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Suppose that there is a biased coin and we flip the coin until 2 of the most recent 3 flips are heads. Let $p$ be the probability that it is heads. Also, let $X$ be the random variable which represents the total flips. If the first 2 flips are heads, then $X=2$. How can we find the expected value of $X$?

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This answer is for $p=\frac12$; you can work it out for general $p$ accordingly.


A non-terminal state is characterized by one of three combinations of the last two flips: TH, HT, TT, and the process effectively starts off in state TT. The expected numbers of total flips satisfy

\begin{align} \def\n#1{n_{\textsf{#1}}} \n{HT}&=1+\frac12\n{TT}\;,\\ \n{TH}&=1+\frac12\n{HT}\;,\\ \n{TT}&=1+\frac12\left(\n{TH}+\n{TT}\right)\;. \end{align}

Substituting the first equation into the second and then the second into the third yields

$$ \n{TT}=1+\frac12\left(1+\frac12\left(1+\frac12\n{TT}\right)+\n{TT}\right)\;, $$

with solution $\n{TT}=\frac{14}3$.

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  • $\begingroup$ Why are we solving for $n_{TT}$ exactly? I don't understand that step. $\endgroup$ – user329579 Apr 7 '16 at 20:43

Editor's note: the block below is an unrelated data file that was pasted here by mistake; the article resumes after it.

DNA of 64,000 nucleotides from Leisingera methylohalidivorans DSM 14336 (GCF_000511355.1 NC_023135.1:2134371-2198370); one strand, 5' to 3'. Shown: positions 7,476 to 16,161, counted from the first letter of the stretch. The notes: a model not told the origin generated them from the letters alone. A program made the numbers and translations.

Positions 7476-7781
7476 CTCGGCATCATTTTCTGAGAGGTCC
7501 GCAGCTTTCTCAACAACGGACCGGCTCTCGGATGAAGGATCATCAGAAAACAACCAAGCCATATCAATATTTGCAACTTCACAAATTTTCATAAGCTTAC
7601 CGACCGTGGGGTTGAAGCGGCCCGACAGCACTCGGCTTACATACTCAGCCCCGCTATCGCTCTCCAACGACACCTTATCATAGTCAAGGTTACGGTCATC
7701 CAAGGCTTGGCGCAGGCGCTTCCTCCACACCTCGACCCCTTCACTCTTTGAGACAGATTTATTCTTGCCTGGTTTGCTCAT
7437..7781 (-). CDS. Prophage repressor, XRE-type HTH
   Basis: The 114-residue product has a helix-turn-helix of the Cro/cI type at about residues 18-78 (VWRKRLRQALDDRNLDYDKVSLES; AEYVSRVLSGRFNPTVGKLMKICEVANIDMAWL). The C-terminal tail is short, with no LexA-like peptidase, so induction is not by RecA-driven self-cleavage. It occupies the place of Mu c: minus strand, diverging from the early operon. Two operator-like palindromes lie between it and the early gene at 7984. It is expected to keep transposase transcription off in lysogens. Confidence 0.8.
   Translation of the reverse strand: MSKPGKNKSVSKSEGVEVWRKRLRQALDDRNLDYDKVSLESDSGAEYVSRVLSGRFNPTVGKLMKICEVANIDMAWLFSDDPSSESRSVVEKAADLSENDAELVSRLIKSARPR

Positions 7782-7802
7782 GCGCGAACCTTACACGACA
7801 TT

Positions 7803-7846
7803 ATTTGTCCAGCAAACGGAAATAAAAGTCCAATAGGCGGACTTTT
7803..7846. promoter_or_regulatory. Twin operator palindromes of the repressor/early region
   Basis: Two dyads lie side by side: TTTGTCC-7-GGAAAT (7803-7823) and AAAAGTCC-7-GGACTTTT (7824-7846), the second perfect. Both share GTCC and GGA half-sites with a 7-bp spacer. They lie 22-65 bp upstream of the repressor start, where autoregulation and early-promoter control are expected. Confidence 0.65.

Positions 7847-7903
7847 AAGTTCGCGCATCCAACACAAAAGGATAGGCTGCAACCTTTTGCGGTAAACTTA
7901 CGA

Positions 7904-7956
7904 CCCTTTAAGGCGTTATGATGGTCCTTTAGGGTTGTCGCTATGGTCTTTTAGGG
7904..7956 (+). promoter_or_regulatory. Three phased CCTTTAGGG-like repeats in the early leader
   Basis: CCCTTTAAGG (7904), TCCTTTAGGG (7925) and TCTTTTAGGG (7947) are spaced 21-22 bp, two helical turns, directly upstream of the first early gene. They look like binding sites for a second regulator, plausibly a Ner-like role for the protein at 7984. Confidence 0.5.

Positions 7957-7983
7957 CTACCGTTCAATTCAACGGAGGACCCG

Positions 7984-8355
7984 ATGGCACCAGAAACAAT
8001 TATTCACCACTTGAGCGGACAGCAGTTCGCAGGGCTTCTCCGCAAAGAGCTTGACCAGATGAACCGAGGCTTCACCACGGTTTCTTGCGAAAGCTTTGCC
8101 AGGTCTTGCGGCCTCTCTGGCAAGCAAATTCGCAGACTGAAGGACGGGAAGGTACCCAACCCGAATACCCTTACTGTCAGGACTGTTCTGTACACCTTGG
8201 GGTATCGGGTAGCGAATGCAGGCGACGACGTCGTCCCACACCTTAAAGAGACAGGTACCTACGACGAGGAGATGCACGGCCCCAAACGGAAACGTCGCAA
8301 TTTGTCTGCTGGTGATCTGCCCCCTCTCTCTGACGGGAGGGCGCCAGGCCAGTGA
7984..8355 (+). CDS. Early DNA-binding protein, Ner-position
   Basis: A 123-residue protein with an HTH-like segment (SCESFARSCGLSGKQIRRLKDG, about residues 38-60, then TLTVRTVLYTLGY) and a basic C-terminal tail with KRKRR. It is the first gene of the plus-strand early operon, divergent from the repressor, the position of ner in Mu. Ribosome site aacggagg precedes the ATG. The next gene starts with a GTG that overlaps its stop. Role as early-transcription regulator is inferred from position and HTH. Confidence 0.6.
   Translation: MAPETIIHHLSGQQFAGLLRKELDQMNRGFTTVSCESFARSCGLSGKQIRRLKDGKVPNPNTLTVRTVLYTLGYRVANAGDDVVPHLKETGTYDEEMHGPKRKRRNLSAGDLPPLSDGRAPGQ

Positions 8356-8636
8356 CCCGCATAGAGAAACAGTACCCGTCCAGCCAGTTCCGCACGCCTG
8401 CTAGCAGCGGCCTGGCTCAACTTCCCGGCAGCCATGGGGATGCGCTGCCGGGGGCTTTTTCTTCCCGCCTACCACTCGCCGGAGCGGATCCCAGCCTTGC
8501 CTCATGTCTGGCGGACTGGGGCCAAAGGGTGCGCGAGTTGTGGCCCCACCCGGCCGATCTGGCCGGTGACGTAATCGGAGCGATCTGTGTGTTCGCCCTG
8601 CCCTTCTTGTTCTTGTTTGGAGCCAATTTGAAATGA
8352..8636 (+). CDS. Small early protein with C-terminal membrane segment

• $\begingroup$ @user329579: Because the way it's set up, you effectively start off as if you'd just got TT: If you get H on the first flip, you don't stop. $\endgroup$ – joriki Apr 7 '16 at 20:48
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$X$ is also the number of expected more flips if you have just flipped tails-tails. Let $Y$ be the number of expected more flips if you have just flipped tails-heads and $Z$ the number of expected more flips if you have just flipped heads-tails. Now write three coupled equations for $X, Y$ and $Z$.

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It is reasonably clear that the expectation exists. Let $w$ be the required expectation. We condition on the results of the first few tosses.

The winning strings are HH, HTH, HTT followed by a winning string, and T followed by a winning string. In the cases HTT followed by a winning string, and T followed by a winning string, the expected number of additional tosses required is $w$. Thus $$w=2p^2+3p^2(1-p)+(3+w)p(1-p)^2+(1+w)(1-p).$$ Solve for $w$.

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